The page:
To bee or not to bee? There’s a sting in the tail

A UN study says globalisation is killing bees. The consequences for our food supply are enormous. Why is it happening and what’s to be done?

‘If the bee disappeared off the surface of the globe then man would only have four years of life left. No more bees, no more pollination, no more plants, no more animals, no more man.’

This calculation, attributed to Albert Einstein, makes clear the importance of the honeybee to the world’s agricultural economy. It is estimated a third of the food we eat is pollinated by bees.

Yet unexplained bee deaths have become an increasing global concern in the past five years. It’s a phenomenon called ‘Colony Collapse Disorder’ and the USA, Europe, Australia and Asia have all been affected.

So why are bees dying? A UN report, from their Environment Programme (UNEP), believes there are ‘more than a dozen factors’ behind the bee deaths.

These include air pollution, insecticides, new fast-spreading fungal diseases and varieties of parasites such as the varroa mite; as well as the loss of habitat for wild flowers in intensively farmed areas.

Biodiversity is crucial. Scientists have found that bees fed pollen from a range of plants have a healthier immune system than those eating pollen from a single type.

Writing in the journal Biology Letters, a French team say that bees need a fully functional immune system in order to sterilise food for the colony.

The report also suggests that air pollution makes it harder for bees to find plants. Scents that could carry 800m in the 19th century may travel only about 200m today, hindering their ability to find food.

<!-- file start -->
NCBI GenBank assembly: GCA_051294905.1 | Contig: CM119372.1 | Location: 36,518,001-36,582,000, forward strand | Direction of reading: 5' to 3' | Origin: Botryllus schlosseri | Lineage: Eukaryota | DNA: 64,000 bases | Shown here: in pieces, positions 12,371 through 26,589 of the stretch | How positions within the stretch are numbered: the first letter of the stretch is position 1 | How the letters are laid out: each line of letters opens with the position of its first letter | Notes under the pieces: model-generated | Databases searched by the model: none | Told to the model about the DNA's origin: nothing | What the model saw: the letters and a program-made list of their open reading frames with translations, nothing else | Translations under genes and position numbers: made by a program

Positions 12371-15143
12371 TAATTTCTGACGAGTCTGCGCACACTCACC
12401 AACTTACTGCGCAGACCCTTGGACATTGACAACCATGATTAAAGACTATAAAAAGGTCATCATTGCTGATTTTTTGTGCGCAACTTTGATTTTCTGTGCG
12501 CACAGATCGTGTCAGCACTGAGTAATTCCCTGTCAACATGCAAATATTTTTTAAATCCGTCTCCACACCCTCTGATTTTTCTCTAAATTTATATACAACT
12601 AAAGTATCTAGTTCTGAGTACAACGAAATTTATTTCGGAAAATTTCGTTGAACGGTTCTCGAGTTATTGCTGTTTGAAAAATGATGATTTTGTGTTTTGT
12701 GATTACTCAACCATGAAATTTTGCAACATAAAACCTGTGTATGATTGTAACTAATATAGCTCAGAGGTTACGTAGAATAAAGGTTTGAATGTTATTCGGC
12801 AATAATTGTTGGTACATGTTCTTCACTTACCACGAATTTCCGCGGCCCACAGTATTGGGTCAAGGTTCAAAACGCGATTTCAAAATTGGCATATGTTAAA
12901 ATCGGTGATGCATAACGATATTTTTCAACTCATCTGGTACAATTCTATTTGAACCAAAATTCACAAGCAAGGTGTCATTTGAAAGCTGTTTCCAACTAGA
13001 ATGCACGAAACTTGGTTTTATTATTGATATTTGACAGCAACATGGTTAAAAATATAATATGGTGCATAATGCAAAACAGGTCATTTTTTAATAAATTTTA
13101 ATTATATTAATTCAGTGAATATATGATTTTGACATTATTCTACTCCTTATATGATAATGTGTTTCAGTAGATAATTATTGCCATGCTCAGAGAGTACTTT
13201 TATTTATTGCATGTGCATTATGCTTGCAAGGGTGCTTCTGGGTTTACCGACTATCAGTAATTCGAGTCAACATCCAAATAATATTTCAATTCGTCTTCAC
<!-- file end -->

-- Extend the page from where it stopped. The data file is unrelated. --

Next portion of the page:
And the economics of the bee? Their role in the food chain is so important that in 2007 The National Audit Office valued their services to the UK economy at £200m a year; with the retail value of what they pollinate closer to £1bn.

It’s reckoned they contribute £124bn to the global economy.

Meanwhile, there’s growing concern that the loss in numbers of pollinators, given the growing global population, could lead to serious problems with food supply in the medium term.

‘Bees,’ he claims, ‘underline the reality that we are more, not less dependent on nature’s services in a world of close to seven billion people.’

Collective future

Achim Steiner, Executive Director of UNEP, said: ‘The way humanity manages or mismanages its nature-based assets, including pollinators, will in part define our collective future in the 21st century.’

He says that humans have created the illusion that in modern times they have the technological know-how to be independent of nature. But this is not so.

You Decide

  1. Should we try to be independent of nature – or work with it?
  2. ‘Science is the solution not the problem.’ Could this be true for the bees?

Activities

  1. Research the growing hobby of bee keeping. Then write a short piece about why you would — or why you wouldn’t — consider it.
  2. Research the science of the plight of the honeybee. You could start here.

Some People Say...

“Humans wreck everything.”

What do you think?

Q & A

I never realised bees were so important.
Of the 100 crop species that provide 90% of the world’s food, more than 70 are pollinated by bees.
And what is pollination?
It’s the process by which pollen is transferred between plants, enabling fertilisation and sexual reproduction.
But pesticides aren’t helping?
When they combine, they can form a lethal cocktail that can damage bees’ sense of direction and memory.
So what’s to be done?
Well, environmental concern has stirred many to take up beekeeping. There are now 180 beekeepers in the centre of London.
And what does the British Beekeepers Association recommend?
They want more wild flowers planted around fields and say local authorities must increase flowering trees and wild flower planting in towns and cities.

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